Reel Thoughts: ‘The Boys’ are back and better than ever


Illustration by Olivia Abeyta

Based on a comic book series of the same name, “The Boys” questions what the world would look like if superheroes really did exist, particularly if it were intertwined with American politics and late-stage capitalism.

Meher Yeda, Senior Staffer

Warning: This article contains spoilers.
The Boys are back in town! No, I’m not talking about the 1976 hit single by Irish rock band Thin Lizzy, I’m talking about “The Boys.”

If you’re not familiar with this subversive superhero series from Amazon Prime Video, I highly recommend you change that. Based on a comic book series of the same name, the show questions what the world would look like if superheroes really did exist, particularly if it were intertwined with American politics and late-stage capitalism.

The show follows Hughie (Jack Quaid) as he works to avenge the death of his girlfriend who is accidentally killed by a superhero. Hughie teams up with superhero slaughterer Billy Butcher (Karl Urban), a man with his own vendetta, and together they go after Vought, the multibillion dollar conglomerate that oversees these licensed heroes. Along the way, they team up with superheroes Starlight (Erin Moriarty) and Kimiko (Karen Fukuhara), forming their own group — The Boys — along with a few others who have their own qualms against Vought.

Vought’s prime product is The Seven, aptly named for the seven Avengers-adjacent superheroes who defend Earth — and maybe take on an endorsement deal or two. The leader of The Seven is none other than all-American superhero Homelander (Antony Starr), who is not above killing civilians or fellow “supes” at will.

Season Three, the newest season, picks up in full force with Hughie and Butcher exploring new avenues to take Homelander down. This leads them to Soldier Boy (Jensen Ackles), the former darling of Vought who was “captured” by the Russians years ago. Upon learning that Soldier Boy is still alive and somehow able to strip superheroes of their powers, The Boys lead a mission to rescue and use Soldier Boy to take down Homelander.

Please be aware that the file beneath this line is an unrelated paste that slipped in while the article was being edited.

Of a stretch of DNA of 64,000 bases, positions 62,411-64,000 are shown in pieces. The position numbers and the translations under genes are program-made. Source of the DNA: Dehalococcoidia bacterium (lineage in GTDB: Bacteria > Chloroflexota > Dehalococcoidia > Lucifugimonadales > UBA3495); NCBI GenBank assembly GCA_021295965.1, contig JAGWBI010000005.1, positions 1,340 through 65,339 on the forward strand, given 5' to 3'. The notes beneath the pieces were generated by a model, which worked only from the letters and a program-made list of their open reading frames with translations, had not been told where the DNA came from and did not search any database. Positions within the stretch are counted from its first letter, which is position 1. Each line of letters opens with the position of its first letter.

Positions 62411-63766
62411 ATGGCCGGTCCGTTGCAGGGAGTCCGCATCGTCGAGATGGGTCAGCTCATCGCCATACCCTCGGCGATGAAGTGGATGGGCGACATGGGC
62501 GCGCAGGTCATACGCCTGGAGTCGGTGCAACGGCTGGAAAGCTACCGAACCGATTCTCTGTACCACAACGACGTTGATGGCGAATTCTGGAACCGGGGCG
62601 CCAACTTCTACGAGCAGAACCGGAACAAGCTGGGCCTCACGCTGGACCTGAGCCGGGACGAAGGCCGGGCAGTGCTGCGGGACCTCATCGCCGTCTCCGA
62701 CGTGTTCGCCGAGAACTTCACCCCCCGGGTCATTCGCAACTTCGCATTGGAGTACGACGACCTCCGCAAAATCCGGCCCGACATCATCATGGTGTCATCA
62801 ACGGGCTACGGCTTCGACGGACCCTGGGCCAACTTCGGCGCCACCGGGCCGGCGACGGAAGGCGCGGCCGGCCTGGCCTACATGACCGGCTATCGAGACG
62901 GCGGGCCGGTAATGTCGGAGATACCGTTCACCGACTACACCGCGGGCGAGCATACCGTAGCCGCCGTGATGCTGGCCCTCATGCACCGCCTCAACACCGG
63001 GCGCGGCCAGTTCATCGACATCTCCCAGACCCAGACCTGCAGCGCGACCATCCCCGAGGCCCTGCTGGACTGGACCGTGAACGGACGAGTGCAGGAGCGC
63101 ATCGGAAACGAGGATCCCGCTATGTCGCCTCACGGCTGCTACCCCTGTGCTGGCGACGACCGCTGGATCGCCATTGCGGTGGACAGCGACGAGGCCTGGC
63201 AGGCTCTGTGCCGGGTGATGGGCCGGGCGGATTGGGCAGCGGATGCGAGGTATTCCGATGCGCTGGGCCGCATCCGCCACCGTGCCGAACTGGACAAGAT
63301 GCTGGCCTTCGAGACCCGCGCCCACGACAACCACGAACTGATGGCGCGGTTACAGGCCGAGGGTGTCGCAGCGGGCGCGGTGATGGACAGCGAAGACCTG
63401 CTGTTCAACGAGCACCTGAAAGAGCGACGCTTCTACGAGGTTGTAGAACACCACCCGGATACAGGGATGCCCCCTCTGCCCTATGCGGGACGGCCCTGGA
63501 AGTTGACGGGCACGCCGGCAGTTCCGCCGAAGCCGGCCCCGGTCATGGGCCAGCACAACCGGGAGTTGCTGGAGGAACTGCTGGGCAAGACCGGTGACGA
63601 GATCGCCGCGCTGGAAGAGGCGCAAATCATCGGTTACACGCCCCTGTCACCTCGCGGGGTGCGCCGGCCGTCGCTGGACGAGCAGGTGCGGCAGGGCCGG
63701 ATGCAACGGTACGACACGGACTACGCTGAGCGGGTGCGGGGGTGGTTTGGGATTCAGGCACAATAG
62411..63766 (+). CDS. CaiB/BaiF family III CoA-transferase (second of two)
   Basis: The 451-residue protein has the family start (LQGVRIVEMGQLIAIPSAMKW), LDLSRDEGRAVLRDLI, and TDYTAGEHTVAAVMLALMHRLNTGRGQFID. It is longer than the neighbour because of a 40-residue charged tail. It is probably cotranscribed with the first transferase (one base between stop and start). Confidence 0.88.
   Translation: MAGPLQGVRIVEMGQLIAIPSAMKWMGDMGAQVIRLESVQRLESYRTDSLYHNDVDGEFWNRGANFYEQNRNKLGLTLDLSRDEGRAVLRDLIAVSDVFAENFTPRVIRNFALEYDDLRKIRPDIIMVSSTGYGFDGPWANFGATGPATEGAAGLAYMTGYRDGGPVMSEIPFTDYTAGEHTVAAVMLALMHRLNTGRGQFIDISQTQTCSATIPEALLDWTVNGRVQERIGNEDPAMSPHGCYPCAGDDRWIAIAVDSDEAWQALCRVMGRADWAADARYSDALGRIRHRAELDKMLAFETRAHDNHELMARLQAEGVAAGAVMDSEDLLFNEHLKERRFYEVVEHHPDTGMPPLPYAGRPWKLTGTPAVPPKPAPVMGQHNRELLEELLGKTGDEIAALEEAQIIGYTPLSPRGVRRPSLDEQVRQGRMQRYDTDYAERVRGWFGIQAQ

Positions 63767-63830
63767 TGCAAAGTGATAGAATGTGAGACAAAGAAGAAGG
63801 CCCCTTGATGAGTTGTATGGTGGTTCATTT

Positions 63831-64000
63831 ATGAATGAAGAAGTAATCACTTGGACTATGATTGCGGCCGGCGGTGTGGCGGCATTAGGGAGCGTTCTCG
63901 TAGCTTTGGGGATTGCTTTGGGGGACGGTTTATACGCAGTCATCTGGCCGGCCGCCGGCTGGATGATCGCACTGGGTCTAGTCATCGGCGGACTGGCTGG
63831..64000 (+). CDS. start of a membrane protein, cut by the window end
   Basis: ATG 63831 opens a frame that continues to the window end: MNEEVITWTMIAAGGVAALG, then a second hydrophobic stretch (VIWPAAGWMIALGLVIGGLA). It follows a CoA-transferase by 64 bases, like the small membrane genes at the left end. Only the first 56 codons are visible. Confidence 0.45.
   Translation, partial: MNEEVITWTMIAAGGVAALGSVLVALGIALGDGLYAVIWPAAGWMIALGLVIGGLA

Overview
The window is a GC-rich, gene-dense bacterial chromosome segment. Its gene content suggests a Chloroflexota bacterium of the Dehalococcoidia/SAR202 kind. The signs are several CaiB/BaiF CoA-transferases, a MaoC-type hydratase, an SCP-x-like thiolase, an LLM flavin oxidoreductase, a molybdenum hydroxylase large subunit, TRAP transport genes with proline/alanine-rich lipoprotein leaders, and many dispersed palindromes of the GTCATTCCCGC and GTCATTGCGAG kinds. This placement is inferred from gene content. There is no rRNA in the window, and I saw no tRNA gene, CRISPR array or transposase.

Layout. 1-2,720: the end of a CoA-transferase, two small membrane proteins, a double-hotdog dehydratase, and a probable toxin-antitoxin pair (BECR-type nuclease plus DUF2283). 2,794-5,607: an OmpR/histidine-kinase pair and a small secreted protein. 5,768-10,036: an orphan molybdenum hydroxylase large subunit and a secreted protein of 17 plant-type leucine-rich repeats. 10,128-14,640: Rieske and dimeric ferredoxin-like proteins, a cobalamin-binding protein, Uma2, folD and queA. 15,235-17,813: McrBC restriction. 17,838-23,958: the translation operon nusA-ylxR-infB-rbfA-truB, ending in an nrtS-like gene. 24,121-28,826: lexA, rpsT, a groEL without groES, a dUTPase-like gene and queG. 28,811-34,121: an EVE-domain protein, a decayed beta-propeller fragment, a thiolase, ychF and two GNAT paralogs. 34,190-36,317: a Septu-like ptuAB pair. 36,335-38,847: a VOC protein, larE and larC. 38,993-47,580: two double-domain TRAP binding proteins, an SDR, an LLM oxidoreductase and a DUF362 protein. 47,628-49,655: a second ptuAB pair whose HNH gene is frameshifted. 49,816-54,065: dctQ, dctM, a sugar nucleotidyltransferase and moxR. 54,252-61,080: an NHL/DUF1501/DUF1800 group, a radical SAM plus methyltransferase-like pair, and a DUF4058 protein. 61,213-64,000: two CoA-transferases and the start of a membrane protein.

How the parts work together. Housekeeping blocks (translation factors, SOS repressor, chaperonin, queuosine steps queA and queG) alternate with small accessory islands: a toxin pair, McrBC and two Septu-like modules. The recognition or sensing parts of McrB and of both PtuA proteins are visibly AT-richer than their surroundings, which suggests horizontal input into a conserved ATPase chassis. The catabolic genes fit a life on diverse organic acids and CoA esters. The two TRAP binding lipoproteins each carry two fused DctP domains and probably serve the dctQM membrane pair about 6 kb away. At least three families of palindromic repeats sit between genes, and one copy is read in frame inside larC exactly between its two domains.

Coming out of an absolutely unpredictable Season Two, I wasn’t sure if Season Three had the potential to top it. But boy, was I wrong. Even the opening scene had me watching through my fingers. Somehow this season was even more absurd, horrific and interrogative of the superhero genre than its predecessors. My personal favorite was Kimiko’s sex toy fight scene, where she fights a guy with his own collection of The Seven-branded dildos, all set to a Russian cover of “I Will Survive.”

Though I must confess my own incapability to watch violence on screen without looking away, one of the strengths of “The Boys” is its ability to pair violence with humor. Unlike many cinematic superhero fight scenes, these scenes not only further add to the realism of the show, but they also reveal the artistic capabilities within fight sequences themselves.

There were also plenty of other jaw-dropping moments throughout the show: The Deep’s (Chace Crawford) recreation of that terrible celebrity “Imagine” lip-sync video; A-Train (Jessie T. Usher) as Kendall Jenner “ending racism” in a Pepsi commercial; herogasm! — if you know, you know. If you didn’t think there were some obvious metaphors for America today, you definitely do now.

Homelander is another clear parallel to one of America’s current woes. Not only does Homelander’s descent into white Christian nationalism further his position as one of the greatest written villains of all time, but the idea that his fanbase is still going strong is almost too on the nose. The end of Season Three also sets up Season Four well; after all, what would the show be without Homelander? With The Seven reduced to three, The Boys facing their own moral reevaluations and both Vought and the government under Homelander’s control, the situation seems dire. I am on the edge of my seat here.

Overall, the showrunners did a fantastic job building on the show’s universe and crafting clever allusions to society today. Still, they managed to include positive moments and give the viewers (me) what they want. I definitely appreciated how they avoided the “bury your gays” trope with Queen Maeve (Dominique McElligott) in the final episode, giving her the happy ending she deserved.

And The Boys? They’re just getting started.

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Twitter: @yikesmeher

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